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Old 14-01-2014, 05:12   #1
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pirate To Fat to go Aloft?

I have a Tartan30 and I need to do some work at the masthead.
I need to check and lube the sheaves, replace antenna, install new LED anchor light, ad light to windex, pull new antenna wire and electrical wire, see if there is a place to add a tang for another halyard block, add a couple of mast hounds for topping lift etc.
The issue is I am a 350lb kinda guy, which is a whole issue in itself but the question is....how much weight is too much to put on the halyards, and the sheaves?
I know it would be more simple, and maybe wiser to pay some young skinny Yard Hand to go up there and deal with it all, but at $75.00 an hour labor rate that could add up pretty quick, and not only am I fat, but I am also Cheap!
I also pretty much would like to know I can go there in case I were to need to go up when I am solo.
It would take four men and a boy to crank me up, so I would use the Mast Climber type of rig with hand and foot ascenders and bosuns seat with lots of safety stuff.
The mast is 40ft+-, the halyard is 3/8".
There is a second back-up halyard.
The Tartan30 has a 4'11" fin keel that is right at 5000lb..
The mast is stepped in the keel.
Maybe I just need to make find some skinny friends.....lol
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Old 14-01-2014, 05:30   #2
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Re: To fat to go aloft?

Greetings and welcome aboard the CF, scottydaum.

Maybe you do just need to find some skinny friends; or since you're planning a lot of work, pull the mast.
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Old 14-01-2014, 05:37   #3
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Re: To fat to go aloft?

Stand on the dock and pull the mast down towards you?
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Old 14-01-2014, 05:56   #4
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Re: To fat to go aloft?

hire a crane to lower you to the top of the mast?

Would be a lot cheaper to just find a friend who will do it for a bottle of booze or an afternoon's sail or dinner.

Interested in your solution. I'm a 220 lb kind of guy who's looking for ANY excuse not to climb up there and clean out all the lightning damage.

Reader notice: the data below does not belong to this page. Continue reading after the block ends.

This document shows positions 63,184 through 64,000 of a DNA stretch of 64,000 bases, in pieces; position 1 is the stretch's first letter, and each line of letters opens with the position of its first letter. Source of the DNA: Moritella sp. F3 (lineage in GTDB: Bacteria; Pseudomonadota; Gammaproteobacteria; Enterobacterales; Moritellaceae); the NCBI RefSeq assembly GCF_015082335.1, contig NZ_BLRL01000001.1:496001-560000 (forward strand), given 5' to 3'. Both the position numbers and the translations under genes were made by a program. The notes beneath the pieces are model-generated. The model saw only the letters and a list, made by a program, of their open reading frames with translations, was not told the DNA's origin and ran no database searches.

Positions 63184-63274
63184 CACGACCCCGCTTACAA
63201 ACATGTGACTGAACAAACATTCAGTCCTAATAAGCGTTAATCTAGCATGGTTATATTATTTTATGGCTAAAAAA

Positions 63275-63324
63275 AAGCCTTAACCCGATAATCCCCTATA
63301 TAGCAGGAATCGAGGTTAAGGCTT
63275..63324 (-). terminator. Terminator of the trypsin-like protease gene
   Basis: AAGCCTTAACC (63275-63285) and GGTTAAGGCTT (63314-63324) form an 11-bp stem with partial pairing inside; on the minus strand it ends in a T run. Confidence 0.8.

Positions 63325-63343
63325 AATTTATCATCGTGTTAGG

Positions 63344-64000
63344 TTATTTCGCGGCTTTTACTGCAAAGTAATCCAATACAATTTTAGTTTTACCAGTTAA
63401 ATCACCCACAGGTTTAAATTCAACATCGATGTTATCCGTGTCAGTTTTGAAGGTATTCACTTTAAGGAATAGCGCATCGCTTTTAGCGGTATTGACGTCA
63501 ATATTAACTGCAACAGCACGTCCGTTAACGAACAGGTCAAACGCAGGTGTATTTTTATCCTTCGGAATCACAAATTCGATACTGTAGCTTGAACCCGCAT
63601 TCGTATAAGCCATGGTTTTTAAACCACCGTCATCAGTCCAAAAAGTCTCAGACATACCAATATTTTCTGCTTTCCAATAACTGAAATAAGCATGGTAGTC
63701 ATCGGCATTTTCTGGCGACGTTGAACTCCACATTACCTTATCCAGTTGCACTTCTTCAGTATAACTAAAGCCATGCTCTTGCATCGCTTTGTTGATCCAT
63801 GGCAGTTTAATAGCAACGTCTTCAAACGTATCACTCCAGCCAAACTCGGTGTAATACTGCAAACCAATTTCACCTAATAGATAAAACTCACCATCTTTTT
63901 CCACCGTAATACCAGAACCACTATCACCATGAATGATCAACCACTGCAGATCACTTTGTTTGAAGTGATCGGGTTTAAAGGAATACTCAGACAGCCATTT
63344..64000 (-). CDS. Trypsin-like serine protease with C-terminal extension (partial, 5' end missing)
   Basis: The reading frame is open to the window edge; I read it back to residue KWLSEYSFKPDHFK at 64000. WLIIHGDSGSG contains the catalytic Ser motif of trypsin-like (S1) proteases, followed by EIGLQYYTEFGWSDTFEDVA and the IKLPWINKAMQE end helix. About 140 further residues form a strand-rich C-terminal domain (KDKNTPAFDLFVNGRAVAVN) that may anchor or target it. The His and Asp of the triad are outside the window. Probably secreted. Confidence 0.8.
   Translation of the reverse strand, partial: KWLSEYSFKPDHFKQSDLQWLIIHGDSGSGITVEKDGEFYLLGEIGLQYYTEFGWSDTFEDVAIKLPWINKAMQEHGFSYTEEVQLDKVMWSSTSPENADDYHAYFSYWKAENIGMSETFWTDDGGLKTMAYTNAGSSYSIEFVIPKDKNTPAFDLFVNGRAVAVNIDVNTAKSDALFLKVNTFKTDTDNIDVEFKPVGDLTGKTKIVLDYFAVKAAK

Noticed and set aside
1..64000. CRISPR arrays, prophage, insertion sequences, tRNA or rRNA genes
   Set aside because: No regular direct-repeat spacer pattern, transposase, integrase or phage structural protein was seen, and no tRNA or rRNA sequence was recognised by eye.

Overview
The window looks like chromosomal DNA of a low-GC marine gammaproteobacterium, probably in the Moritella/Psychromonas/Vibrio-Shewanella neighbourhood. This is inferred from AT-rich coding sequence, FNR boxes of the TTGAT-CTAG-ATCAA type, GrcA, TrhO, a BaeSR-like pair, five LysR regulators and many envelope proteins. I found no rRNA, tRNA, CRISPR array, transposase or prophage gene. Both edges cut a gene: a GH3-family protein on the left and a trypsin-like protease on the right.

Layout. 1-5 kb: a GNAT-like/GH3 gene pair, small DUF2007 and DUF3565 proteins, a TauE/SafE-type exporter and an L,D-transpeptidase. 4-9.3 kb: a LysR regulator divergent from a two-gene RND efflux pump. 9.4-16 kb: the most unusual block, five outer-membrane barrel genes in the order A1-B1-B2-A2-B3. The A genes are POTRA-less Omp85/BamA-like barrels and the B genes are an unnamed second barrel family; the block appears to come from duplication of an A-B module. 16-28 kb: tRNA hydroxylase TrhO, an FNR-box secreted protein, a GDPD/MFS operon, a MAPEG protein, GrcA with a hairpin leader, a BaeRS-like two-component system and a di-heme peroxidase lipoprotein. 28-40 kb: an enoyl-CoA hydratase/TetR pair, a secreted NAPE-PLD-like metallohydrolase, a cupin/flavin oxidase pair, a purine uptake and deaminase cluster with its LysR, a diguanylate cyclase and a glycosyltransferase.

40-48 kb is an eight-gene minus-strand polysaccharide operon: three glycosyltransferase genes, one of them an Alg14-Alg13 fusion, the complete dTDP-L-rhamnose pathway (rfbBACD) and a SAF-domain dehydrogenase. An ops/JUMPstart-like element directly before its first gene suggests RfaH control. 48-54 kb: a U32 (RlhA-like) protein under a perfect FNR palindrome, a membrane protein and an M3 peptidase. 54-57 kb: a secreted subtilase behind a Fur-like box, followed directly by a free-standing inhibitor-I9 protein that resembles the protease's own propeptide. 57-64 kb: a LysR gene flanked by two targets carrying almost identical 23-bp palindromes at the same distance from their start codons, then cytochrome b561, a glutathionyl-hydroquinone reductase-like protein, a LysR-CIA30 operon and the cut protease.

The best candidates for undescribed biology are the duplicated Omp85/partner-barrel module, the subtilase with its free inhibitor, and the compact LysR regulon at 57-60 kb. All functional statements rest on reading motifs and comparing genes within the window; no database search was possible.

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Old 14-01-2014, 06:03   #5
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Re: To fat to go aloft?

This is why I married a 98lb 5' women.
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Old 14-01-2014, 06:06   #6
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Re: To fat to go aloft?

Do you rent her out?
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Old 14-01-2014, 06:48   #7
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Re: To fat to go aloft?

UIAA climbing gear is engineered around a 187 pound (85 kilo) climber.

Most OSHA gear and standards are engineered around a 275-pound limit; heavy rated harnesses are available, but they must be combined with re-engineered systems.

3/8-inch halyard (unknown age and condition) is too small for safe accent. 170-pound climbers go up 3/8-inch lines on ocation, but it makes their knees shake; 7/16-inch is standard. For large man it is far too small.

Remember also that assenders weaken the rope 30-70%, depending on the design. I've watched assenders peal the sheath off a 1/2" rope at 1200 pounds; imagine old 3/8".
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Don't have the skinny guy move drums, and don't have the big guy climb.
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Old 14-01-2014, 07:54   #8
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Re: To fat to go aloft?

Thanks everyone for the reality check.
I knew it was kinda dumb but I am usually one who says "I can" rather than "I can't".
I am now sure this is a time where I should say......"better not".
I just had the idea of getting the Grand Daughter who thinks nothing of going up there, and using our iphones and face time, so she can point the camera, and give ME a look at the masthead.
She can do the things I need done, I just hate it when I have to farm stuff out.
Have to remember that when she is around the boat, I seem to get a lot more "visitors". Maybe I can draft some other young skinny talent.
I have been watching and reading this site for a few years......have learned plenty THANKS! Hope I can be of some help sometime.
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Old 14-01-2014, 08:02   #9
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Re: To fat to go aloft?

The option to pull the mast is one well worth considering. Working on a horizontal mast at waist high is faster and more efficient than having a skinny guy at the top of a mast. While the mast is down you can do a thorough inspection of fittings, halyard sheaves, and any new wiring that needs to be done.